There was probably more praying going on in downtown Atlanta the first weekend in December than when Sherman showed up with a pocketful of matches. The University of Georgia and The University of Alabama were playing in the Mercedes-Benz Stadium for the SEC championship and fans were silently and even openly begging God for a victory.
Just a few blocks away in the State Farm Arena, 20,000 middle aged fans traveled to see the Farewell tour of Elton John. The pop legend had cancelled two previous shows the week before due to an ear infection and fans prayed for him to be able to go on with the show.
With a heavy dose of church-going in our Southern communities, we were taught to cast our cares and worries at the feet of the Lord, but does he really want to hear about our first-world entertainment woes? Does God care if our Saturday night plans are ruined by a fumble, interception or a rock star running a fever?
My husband and I were able to find last minute tickets to Elton John’s show, thanks to a friend’s knee replacement surgery (I mentioned the middle-aged thing, right?)
I thought about praying for Elton to feel better, but then felt a twinge of guilt. There were still people homeless in our country from hurricanes and fires. Children were being crippled by an unknown disease and others were hungry. Did God really care about a concert?
The football stadium erupted when Alabama squeaked out a victory, then Elton John took to the stage and played the piano like a possessed musical genius while occasionally pinching his nose to relieve pressure in his swollen ears.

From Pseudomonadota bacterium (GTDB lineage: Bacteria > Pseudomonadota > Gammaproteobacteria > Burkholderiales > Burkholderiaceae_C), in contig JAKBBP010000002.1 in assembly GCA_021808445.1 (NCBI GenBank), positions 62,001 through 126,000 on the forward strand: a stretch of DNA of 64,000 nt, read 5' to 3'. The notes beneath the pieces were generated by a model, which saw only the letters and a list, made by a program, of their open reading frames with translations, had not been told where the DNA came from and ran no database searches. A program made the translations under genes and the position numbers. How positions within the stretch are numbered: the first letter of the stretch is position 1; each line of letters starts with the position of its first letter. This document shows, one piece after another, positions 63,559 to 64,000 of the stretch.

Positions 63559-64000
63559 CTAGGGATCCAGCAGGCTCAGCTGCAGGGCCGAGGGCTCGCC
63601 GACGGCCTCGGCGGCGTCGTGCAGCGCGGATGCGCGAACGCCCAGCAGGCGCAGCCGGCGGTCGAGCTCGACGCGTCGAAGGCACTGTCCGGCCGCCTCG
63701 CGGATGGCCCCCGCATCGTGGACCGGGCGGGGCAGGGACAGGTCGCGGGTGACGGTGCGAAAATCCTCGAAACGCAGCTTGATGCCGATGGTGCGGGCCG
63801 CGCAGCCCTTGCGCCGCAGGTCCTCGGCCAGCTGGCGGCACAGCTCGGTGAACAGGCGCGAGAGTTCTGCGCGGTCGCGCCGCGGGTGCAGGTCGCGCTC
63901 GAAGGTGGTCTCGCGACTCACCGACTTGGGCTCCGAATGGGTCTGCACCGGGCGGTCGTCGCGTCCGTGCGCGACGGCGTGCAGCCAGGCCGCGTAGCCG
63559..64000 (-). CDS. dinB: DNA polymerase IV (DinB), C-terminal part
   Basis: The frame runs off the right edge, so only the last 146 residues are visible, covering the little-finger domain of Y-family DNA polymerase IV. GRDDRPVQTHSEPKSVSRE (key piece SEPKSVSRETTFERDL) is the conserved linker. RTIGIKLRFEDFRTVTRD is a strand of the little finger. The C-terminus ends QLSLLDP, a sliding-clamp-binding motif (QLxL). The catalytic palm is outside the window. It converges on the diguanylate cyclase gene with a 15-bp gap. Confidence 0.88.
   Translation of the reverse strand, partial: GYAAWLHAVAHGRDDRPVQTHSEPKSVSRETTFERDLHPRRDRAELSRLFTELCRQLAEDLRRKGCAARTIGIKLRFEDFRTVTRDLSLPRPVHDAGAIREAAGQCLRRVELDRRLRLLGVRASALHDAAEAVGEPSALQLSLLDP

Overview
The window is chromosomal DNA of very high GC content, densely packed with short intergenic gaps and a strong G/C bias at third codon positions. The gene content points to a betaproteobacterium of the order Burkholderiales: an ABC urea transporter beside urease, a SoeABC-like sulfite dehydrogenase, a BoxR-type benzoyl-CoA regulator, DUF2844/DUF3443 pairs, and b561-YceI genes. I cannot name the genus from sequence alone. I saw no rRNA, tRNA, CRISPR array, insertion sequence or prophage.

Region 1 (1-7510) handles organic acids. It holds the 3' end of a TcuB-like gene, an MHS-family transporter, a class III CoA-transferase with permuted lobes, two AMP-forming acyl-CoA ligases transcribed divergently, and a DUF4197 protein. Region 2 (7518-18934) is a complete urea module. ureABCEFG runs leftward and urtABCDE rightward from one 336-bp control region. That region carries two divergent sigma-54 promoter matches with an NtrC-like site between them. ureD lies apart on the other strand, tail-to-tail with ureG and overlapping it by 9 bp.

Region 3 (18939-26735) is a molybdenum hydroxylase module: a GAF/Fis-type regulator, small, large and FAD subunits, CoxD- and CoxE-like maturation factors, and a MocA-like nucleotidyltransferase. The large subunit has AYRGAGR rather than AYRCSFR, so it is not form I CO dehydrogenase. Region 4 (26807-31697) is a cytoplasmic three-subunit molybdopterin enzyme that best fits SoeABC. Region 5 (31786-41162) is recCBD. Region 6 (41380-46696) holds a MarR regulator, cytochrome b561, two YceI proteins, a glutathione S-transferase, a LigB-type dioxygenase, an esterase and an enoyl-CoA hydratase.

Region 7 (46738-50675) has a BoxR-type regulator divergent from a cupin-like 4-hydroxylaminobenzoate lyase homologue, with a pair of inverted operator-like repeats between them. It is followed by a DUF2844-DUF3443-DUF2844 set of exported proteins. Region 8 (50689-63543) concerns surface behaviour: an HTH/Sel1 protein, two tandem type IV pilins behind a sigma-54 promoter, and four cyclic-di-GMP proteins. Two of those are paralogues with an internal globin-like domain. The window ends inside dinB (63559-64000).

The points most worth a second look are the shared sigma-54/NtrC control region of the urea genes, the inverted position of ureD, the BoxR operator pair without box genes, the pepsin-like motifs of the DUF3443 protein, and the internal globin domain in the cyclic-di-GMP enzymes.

Looking around the arena, I realized praying for a football team or rock star really meant much more than just a small request for fun.
Parking attendants, security personnel and hourly-paid food service employees may have needed that night of work to help pay bills. The vendors at the football game may have had one of their most lucrative days ever and the extra cash would help purchase Christmas gifts for their children. It may be a silly game or frivolous concert on the surface, but to others, it could have unknowingly been the last fun evening they spent with their family. Maybe – just maybe, there were couples who fell in love when he held her hand during “Your Song.”
A trivial plea for the show to go on could ultimately spiral into a cure for HIV through the Elton John AIDS Foundation which has already contributed millions of dollars to relieve suffering around the world.
Loving our neighbors as ourselves is the way we were raised down here. God rejoices when we care for one another.
So perhaps, Southerners who have grown up going to Vacation Bible School and hearing stories from dedicated Sunday School teachers shouldn’t feel bad when they pray for seemingly small things, because God has his eye on the tiny sparrow, majorettes, coaches, bass guitarists, sound technicians and hotdog vendors. He sees the big picture. He can handle it all, and our small prayer could be of great importance to someone else. We’re connected and have the honor of supporting each other through the power of prayer.
And then came the words that in the heart of a believer could be turned into a rock/doxology of praise . . . “How wonderful life is while you’re in the world.”
This story first appeared on AL.com and will be in the Sunday edition of The Mobile Press Register, The Birmingham News and The Huntsville Times.